An epic misstep by the BC NDP

Take off your partisan hat for a moment to take in this wild moment of provincial election strategy disaster.

Currently in Oak Bay-Gordon Head, the leader of the BC Green Party holds the riding. This isn’t because it’s a traditionally green riding. Andrew Weaver has a seat because he’s a star candidate. In ’09, the previous green candidate struggled to garner 2330 votes. In ’13 Andrew Weaver pulled in a dominant 10,722 votes compared to the second place Liberals with 7,767 votes. 2017 should be an even stronger year for Andrew. As the leader of the party he will get a disproportionate amount of media coverage during the election and he has been working hard for his riding in the previous four years.

This isn’t that bad of an outcome for the NDP as it keeps the riding out of the hands of the Liberals which is something that they have been unable to do. The last time an NDP candidate won the riding was 1991 when the political landscape of BC was dramatically different and the other parties included Social Credit and Reform. After ’91, the Liberals won in every election until Andrew Weaver entered the scene. Although the NDP and Green Party don’t agree about everything, they are closer on policy issues than the NDP and Liberals and they could certainly work together on a wide range of issues.


Further up island, Bryce Casavant was running to be the NDP candidate for the Courtenay-Comox riding. Bryce was previously a provincial conservation officer who became a superhero for many people on Vancouver Island when he stood up to his superiors by taking two orphaned baby black bears to a rescue center instead of destroying them. The bears were successfully rehabilitated and released. His story is very well known on Vancouver Island and beyond and he has even received international support from Ricky Gervais. That is by no means Bryce’s only accomplishment as he also served for the country in Afghanistan.

Put it all together and Bryce was shaping up to be the candidate that the NDP needed to be able to win in the Courtenay-Comox riding. Wildlife, recreation, and hunting are very important to this riding and the bear story would resonate with the voters. CFB Comox is also a huge part of the riding and Bryce’s military service would give him a notable advantage over other potential NDP candidates. Since 1986, the party that wins in the Comox Valley has also won the government. The three most recent elections have been close with the NDP never being too far behind. However, the boundaries have been significantly adjusted for this election and so there is an element of uncertainty for both parties.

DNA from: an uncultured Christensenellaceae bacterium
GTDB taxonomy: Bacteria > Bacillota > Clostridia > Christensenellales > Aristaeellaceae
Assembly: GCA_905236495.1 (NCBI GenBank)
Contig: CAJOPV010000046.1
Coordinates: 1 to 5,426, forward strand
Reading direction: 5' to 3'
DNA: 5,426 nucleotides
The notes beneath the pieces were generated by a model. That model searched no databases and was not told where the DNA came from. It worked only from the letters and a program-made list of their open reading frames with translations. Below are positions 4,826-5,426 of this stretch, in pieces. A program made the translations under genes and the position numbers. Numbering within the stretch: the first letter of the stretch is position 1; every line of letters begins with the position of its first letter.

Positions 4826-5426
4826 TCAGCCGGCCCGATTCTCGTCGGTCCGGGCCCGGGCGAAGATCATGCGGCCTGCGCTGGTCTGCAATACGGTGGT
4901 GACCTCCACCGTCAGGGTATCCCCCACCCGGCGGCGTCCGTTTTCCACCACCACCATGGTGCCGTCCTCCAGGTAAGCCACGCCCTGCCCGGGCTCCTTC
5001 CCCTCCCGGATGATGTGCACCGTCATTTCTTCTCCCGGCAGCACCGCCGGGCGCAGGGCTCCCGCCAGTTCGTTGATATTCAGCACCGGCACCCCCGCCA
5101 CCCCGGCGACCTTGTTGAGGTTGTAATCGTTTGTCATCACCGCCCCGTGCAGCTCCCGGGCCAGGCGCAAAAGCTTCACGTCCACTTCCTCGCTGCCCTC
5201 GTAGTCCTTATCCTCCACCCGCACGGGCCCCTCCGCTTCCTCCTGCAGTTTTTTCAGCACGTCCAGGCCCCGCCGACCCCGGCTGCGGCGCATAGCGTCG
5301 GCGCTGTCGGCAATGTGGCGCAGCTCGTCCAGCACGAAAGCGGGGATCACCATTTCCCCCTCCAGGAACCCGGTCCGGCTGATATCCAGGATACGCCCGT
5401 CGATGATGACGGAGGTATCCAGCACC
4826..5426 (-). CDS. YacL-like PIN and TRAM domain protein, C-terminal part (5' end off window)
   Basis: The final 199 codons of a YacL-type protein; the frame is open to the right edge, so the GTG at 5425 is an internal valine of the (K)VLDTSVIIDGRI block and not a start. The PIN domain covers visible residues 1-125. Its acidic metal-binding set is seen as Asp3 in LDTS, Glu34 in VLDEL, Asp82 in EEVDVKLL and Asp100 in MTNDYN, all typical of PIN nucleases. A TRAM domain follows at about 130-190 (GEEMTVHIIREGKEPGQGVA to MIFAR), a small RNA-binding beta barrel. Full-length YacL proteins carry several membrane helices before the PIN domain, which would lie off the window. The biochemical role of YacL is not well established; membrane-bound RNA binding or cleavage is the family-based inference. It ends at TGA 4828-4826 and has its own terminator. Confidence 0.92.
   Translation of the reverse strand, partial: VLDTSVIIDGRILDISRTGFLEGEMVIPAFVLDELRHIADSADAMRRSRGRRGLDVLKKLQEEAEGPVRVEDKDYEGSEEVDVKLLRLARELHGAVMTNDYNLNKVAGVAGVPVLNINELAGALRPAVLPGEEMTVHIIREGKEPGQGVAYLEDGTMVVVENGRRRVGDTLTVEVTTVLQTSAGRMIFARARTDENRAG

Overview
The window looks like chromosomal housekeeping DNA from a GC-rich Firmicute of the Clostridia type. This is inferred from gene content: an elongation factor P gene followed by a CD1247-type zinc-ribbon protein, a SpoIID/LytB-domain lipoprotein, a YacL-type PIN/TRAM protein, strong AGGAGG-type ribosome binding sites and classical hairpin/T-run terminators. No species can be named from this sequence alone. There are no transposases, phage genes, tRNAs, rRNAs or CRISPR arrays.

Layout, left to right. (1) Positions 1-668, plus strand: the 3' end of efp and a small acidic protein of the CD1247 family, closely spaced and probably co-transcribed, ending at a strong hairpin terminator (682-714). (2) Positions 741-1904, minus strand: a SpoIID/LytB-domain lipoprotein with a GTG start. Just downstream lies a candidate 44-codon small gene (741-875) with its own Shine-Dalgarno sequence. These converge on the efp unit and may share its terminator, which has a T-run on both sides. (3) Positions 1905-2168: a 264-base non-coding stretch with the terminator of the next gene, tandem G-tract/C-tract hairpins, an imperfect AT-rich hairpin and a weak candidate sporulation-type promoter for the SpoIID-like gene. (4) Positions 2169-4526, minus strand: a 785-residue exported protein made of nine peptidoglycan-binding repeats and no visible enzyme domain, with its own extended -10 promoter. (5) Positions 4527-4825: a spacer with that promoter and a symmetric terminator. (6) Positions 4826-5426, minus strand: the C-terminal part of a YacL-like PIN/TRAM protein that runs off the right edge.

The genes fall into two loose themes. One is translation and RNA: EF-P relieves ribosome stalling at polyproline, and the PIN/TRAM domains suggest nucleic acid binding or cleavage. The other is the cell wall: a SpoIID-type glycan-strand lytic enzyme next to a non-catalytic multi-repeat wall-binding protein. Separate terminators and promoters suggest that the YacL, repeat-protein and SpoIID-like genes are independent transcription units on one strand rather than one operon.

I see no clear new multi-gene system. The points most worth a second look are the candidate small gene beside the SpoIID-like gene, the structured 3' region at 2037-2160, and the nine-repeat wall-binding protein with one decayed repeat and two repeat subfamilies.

Looking at all of the above, things were coming together nicely for the NDP. Andrew Weaver was almost a sure thing to keep Oak Bay-Gordon Head out of the hands of the Liberals and Bryce Casavant had a very strong chance to win the Comox Valley for the NDP for the first time since the Liberals took the government in 2001.


Then without any provocation, the NDP decided to self destruct. On Saturday, January 7th, Bryce surprised everyone when he dropped out of the nomination race in Courtenay-Comox and on Tuesday, January 10th, it was announced that Bryce would be the NDP candidate for Oak Bay-Gordon Head.

If the NDP thinks that they can drop in a parachute candidate to win against Andrew Weaver, they are dreaming. Their best case scenario is that they lose and Andrew Weaver still goes on to win for the Green Party. Their worst case scenario is that they manage to split the vote significantly enough to hand the riding on a golden platter to the Liberals.

More importantly, this is a war-call from the NDP against the Green Party. Across the entire province, there are Green Party supporters who begrudgingly accept that their candidate won’t win and check the “NDP” box instead. That’s not going to happen this year. With the NDP relocating a strong candidate to attack the Green Party leader, there will be no collaboration on the battlefield. The end result will be more swing ridings going to the Liberals while the NDP and Green Party split their votes.

In Courtenay-Comox, things aren’t any better. Bryce had a reasonable chance to take the riding for the NDP. That will be an almost impossible task for any of the other candidates who have a cold-start just months before the election and without the benefit of already being a household name. No doubt, the controversy will also leave the local riding volunteers with a lack of enthusiasm.

Contrast this with the Liberals who selected their candidate in October to give him enough time to be properly introduced to the community. By the way, the Liberal candidate is as strong as they come. At 51, he is a retired commander from the local air force base and his family has many deep volunteering connections in the community.


Can the NDP win the government in 2017? In theory, absolutely. The BC Liberals have shown that they are a one-trick-pony. They are only capable of moving in one direction and after sixteen years, the cuts to basic services and the concessions to corporations and foreign interests are no longer rational. Their entire platform in 2013 was based on an LNG pipe dream that never materialized. Even people on the most conservative side of the spectrum are becoming weary.

However, the NDP won’t win. John Horgan continues to be missing in action from the public discussion. The candidate selection process has been full of controversy and severely delayed. They don’t have the money required to run campaigns. They lack the benefit that the Liberals have of being able to use taxpayer funds as if they were campaign dollars.

Obviously the NDP will put up a good fight but it’s becoming more and more accepted that the real work will start in June. The party needs to be stripped down and rebuilt from the ground up.

As for Oak Bay-Gordon Head. It’s not too late for John to show some real leadership and to clean up the mess.